The Division of Diversity, Equity and Inclusion (DEI) of Rowan University held a WebEx meeting on the topics of racism, COVID-19, political culture and how to deal with those issues on Wednesday, Nov. 4.
“We come to you one day after elections to talk to you about mental health,” Dr. Monika Williams Shealey, senior vice president of Rowan DEI, said.
Cosponsoring the event was the Office of the Dean of Students, along with the Rowan Institute for Public Policy and Citizenship (RIPPAC) and the Office of Human Resources.
The host of the event was Allison Gunn, the managing administrative assistant of the Division of Diversity, Equity and Inclusion. The moderator was Amy Hoch, the associate director of the Wellness Center at Rowan University.
The panelists included students and faculty from Rowan University and its two medical schools.
“It’s really my honor to be here today to talk about mental health, especially on a day when, as Dr. Shealey mentioned, we might be sitting with uncertainty and strong feelings about a variety of issues,” Hoch said. “It’s our hope we are not just reactive today, but responsive to the issue of mental health and self-care.”
Hoch posed many questions to the panelists like how social media can affect one’s mental health. The panelists agreed that there’s a lot to take in when one is on social media, and sometimes it’s better to take a break because that information will still be there when one comes back.
“One of the things besides having a cleanse is really being able to process what you see with a safe group of people because if you just internalize what you’re seeing over and over, it’s hitting your subconscious,” Kara Ieva, an associate professor in the counseling in educational settings program, said. “You’re thinking about it when you’re dreaming, you’re thinking about it when you’re having a conversation with someone else, subconsciously it’s still all playing out for you causing more and more feelings and potentially anxiety.”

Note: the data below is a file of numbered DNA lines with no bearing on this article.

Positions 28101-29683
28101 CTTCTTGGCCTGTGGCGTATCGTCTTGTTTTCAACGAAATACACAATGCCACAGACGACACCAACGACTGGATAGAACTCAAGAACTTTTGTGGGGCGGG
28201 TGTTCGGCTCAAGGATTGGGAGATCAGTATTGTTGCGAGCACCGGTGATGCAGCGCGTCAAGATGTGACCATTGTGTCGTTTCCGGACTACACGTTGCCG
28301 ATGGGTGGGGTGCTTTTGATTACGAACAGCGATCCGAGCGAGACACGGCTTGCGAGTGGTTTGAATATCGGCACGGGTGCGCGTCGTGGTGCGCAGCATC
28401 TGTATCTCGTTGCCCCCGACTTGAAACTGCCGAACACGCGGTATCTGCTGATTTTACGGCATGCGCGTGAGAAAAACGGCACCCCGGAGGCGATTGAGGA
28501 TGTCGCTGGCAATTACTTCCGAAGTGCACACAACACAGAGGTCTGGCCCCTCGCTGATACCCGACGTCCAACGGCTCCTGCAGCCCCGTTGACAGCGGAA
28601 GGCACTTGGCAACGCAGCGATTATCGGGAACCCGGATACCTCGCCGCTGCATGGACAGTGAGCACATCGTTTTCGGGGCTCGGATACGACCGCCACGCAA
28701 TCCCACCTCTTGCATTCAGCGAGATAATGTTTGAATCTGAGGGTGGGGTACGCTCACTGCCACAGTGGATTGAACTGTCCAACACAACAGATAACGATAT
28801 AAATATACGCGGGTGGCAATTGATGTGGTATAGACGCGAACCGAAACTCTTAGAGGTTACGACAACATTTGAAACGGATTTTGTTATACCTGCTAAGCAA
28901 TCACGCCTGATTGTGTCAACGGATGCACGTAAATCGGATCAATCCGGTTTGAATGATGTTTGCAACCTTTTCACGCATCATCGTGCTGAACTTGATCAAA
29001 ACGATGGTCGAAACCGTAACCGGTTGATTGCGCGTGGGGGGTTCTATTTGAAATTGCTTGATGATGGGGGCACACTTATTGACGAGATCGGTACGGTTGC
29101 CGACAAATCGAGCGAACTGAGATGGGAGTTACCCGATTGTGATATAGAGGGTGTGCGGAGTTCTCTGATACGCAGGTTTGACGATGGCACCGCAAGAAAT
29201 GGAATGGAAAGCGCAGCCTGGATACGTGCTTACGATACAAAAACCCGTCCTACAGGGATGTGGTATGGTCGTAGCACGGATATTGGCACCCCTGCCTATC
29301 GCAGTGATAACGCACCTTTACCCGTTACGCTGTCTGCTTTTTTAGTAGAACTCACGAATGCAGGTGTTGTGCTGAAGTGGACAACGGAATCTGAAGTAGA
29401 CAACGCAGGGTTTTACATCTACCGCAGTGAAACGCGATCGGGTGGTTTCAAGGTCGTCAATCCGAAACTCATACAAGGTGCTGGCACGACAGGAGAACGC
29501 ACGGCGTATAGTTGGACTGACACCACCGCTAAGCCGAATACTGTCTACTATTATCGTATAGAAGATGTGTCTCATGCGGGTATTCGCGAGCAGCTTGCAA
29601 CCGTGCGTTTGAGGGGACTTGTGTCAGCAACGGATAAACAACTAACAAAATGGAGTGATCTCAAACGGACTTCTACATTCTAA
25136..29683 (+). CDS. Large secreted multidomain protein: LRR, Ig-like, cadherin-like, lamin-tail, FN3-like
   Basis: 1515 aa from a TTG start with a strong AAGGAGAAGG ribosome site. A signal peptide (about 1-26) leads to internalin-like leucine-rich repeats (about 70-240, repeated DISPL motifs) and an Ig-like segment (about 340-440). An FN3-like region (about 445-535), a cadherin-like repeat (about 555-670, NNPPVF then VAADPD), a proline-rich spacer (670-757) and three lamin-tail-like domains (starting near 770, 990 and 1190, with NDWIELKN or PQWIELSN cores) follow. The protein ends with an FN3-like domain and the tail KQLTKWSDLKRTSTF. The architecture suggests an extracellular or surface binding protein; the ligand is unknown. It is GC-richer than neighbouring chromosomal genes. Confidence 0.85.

Regarding politics, the discussion focused on how to talk to people who have opposite views as you. Everyone involved in the panel agreed to argue is never the right way to go about it, and that you have to know when to walk away.
“All the topics that we’re talking about today are so controversial and there’s not just black and white,” student My’yonna Boyd, a biological sciences major, said. “There’s a lot of grey area between these, so when you have these conversations with people who have different views than you it’s okay to actively listen to them, try to understand and bridge the gap between the two and know that you can change your stance. That doesn’t make you the weaker opponent in these discussions.”
The panelists talked about raising one’s voice, and sometimes, if a person feels they can’t speak up, it’s okay to have an advocate. Many things are changing with COVID-19 and opening the door to the need to discuss society as a whole.
“I think this pandemic is an existential crisis for us as individuals and as a society,” Anthony Rostain, a professor of psychiatry and pediatrics at Cooper Medical School, said. “We have come to a point where we have to really be honest that our entire lifestyle and our way of considering who we are as people and as a society has to be reevaluated, and we’ve got to get back to the basics. We are all important, every one of us needs every single person to be able to live a good life, and if we’re just silencing people who want to speak the truth we have to say no.”
The meeting ended on a note about resilience and what it looks like to each panelist. They all shared personal remarks.
“When I think of resilience, I think of someone being valuable of having the ability to bounce back despite difficulties and rough times,” Elina Maymind, founding director of the Rowan University medical student and graduate student mental health program, said. “So, if we think of a kaleidoscope, at the end of the kaleidoscope there’s certain beads and rocks and all it takes is literally just moving the lens to see the different picture.”
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